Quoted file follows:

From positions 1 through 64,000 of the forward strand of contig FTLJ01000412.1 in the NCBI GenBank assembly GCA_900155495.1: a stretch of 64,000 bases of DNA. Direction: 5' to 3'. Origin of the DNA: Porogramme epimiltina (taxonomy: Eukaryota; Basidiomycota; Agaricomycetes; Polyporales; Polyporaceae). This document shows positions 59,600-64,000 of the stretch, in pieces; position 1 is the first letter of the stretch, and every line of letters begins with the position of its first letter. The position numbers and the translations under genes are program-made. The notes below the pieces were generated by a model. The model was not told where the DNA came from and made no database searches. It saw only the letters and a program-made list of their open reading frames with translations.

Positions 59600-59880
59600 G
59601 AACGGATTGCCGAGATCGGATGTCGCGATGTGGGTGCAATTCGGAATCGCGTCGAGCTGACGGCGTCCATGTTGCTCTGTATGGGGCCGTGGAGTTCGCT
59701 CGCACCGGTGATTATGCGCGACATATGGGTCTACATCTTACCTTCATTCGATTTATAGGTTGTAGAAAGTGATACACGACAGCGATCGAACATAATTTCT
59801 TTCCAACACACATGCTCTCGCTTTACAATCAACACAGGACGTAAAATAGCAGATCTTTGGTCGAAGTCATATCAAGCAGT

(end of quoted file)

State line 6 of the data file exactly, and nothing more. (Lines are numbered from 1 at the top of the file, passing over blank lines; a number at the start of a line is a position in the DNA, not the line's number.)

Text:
59801 TTCCAACACACATGCTCTCGCTTTACAATCAACACAGGACGTAAAATAGCAGATCTTTGGTCGAAGTCATATCAAGCAGT